Dodge Hornet’s pitch to small crossover buyers
Sean Tucker, editor at Kelley Blue Book, noted that Dodge is looking to establish a niche as a speedster in one of the industry’s biggest segments. He thinks a 4% market share in the United States would be a reasonable goal. At the rate at which compact crossovers are selling this year, that would be around 85,000 annual sales.
Tucker said the Hornet will never be the RAV4 in terms of volume, and he doesn’t see Dodge marketing it as a vehicle that will meet everyone’s needs, but there is space to carve out in the segment.
“I’m trying to figure out what buyer is jumping into this segment right now saying, ‘I want a small compact crossover. What has the most power? “, Tucker said. “I don’t see right now that there’s a home for that person, so maybe that’s the niche that Dodge can carve out for itself. When you look at this car, you don’t say, ‘Well, that’s going to steal half the [Subaru] Forester’s audience, it’s gonna steal half of Jeep Compass’s audience.”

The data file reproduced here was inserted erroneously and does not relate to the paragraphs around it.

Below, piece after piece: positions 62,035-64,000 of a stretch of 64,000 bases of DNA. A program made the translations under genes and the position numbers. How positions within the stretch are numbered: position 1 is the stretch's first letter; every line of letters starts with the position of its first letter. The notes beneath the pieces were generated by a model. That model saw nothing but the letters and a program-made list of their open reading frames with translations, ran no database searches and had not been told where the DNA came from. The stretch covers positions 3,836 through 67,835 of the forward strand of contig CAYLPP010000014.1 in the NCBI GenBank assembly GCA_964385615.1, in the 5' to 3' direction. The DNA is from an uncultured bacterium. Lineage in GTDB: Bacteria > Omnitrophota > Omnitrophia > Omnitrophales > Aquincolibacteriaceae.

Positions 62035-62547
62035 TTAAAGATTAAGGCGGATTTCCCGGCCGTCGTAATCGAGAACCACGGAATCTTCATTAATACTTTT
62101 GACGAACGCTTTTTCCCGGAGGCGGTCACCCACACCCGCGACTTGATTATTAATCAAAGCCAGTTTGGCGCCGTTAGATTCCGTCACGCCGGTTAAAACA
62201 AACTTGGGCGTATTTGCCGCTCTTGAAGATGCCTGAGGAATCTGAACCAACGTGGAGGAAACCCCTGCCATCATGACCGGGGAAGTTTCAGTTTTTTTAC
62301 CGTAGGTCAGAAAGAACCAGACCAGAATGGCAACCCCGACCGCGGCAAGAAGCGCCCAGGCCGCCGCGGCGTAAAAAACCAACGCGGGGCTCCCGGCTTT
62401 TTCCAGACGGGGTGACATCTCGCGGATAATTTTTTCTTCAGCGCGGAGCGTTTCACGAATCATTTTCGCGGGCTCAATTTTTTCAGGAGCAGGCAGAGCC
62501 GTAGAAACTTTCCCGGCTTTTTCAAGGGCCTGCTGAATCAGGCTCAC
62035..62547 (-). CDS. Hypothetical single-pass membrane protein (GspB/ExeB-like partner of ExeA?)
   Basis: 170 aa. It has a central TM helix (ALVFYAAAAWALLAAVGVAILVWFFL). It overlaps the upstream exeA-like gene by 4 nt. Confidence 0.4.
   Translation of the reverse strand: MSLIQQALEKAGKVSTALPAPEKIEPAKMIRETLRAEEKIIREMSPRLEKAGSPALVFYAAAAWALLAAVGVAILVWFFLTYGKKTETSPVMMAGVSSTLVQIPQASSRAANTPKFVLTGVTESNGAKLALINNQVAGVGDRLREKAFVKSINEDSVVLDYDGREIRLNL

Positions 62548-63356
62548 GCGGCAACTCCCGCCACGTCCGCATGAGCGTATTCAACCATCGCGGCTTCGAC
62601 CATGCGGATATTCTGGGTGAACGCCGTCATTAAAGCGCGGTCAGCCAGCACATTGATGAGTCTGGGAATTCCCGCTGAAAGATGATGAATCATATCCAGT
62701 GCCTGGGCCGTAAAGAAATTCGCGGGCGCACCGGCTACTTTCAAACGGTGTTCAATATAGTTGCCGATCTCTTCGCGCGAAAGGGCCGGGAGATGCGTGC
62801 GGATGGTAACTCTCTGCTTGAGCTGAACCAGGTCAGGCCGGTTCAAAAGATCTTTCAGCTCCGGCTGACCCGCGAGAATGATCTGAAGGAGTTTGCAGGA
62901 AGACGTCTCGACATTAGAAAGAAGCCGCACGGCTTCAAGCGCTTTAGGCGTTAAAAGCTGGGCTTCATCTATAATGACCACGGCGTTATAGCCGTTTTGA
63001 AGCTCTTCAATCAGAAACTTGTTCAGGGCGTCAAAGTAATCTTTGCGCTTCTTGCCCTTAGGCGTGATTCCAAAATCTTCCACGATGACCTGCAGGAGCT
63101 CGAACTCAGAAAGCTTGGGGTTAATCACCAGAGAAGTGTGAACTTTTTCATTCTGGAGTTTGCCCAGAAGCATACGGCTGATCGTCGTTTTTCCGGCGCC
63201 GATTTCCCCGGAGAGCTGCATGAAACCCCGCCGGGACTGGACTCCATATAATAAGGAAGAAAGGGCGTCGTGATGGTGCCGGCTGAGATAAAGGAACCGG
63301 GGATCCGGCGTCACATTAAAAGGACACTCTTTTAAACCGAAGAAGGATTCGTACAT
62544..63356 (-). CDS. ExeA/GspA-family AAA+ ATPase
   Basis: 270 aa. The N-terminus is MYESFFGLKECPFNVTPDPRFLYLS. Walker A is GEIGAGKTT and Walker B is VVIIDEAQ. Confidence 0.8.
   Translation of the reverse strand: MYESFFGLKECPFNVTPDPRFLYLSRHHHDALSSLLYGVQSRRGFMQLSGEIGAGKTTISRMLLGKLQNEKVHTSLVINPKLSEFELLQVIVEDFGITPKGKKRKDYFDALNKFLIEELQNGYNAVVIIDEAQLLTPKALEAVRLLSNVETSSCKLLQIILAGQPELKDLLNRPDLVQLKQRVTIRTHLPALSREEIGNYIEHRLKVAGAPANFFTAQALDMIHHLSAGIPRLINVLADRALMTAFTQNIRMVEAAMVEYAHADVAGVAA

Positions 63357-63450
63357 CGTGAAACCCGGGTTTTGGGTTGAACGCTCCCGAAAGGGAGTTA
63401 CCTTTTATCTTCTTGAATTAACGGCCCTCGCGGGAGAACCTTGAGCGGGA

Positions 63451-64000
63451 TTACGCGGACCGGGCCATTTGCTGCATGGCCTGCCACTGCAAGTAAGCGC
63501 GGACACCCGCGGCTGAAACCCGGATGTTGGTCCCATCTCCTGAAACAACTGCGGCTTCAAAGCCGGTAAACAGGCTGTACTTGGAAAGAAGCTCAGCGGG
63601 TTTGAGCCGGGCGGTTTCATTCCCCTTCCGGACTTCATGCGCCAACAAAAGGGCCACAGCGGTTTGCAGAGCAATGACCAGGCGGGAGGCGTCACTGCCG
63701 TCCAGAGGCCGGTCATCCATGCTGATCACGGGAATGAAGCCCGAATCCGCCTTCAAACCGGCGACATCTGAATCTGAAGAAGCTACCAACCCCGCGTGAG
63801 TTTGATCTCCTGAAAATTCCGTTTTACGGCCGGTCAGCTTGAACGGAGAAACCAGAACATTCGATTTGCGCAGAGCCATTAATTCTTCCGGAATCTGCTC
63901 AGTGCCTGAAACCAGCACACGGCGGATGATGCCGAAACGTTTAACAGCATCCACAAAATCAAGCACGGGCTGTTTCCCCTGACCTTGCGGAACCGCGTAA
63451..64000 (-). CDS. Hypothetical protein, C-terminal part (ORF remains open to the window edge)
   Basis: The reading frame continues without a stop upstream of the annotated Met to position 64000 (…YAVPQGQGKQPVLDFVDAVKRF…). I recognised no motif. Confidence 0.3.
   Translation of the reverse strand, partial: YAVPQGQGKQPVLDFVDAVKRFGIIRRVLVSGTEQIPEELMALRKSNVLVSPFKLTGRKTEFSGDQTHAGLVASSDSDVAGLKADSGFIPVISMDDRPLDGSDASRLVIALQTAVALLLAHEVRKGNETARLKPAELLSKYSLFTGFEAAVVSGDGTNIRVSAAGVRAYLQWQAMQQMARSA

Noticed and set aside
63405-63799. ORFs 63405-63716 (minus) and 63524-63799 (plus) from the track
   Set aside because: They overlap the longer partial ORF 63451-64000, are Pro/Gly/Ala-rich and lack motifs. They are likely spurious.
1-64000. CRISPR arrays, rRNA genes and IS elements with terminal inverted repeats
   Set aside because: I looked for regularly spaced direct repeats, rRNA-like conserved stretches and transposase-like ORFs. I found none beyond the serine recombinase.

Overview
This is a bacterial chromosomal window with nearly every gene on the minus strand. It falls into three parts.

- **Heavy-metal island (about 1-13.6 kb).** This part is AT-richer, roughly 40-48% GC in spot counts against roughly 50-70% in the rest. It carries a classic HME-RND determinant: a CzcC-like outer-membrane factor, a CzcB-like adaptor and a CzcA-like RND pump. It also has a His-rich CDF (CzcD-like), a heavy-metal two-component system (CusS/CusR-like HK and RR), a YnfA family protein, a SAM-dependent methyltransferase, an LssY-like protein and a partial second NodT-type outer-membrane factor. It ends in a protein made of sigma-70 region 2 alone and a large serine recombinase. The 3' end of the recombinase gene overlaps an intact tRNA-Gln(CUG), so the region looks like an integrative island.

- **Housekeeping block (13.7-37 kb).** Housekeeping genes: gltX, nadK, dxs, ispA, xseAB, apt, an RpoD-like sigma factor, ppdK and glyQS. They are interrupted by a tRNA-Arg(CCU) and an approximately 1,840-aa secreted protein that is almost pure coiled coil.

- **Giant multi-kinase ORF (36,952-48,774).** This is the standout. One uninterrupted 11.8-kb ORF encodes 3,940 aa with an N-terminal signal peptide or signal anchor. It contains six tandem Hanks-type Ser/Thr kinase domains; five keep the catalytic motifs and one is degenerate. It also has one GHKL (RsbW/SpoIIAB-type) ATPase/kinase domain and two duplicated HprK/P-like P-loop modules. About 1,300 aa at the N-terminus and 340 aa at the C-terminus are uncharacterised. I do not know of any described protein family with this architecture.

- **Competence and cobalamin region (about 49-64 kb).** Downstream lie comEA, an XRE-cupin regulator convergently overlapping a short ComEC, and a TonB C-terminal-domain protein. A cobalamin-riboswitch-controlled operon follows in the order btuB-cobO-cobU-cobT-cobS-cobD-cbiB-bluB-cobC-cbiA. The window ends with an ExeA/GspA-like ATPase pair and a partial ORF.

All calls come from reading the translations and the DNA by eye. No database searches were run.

Randy Dye, president of the Stellantis National Dealer Council, said he thinks the Hornet will be a high-volume vehicle and is cut from the same fabric as Dodge’s other muscle cars, even though it didn’t have no rumbling V-8s.
Dye said Dodge’s decision to tout the Hornet’s performance when many in the segment are looking for other features is an example of the brand’s boldness. For Dye, this strategy is classic Kuniskis, and he thinks it will work.
“Kuniskis has already confirmed to the world that he’s certified insane, but in a very positive way,” Dye said. “The value statement of this car is significant. There’s a lot going on in this car. And the price, at least as I understand it, is going to appeal to a huge number of people.”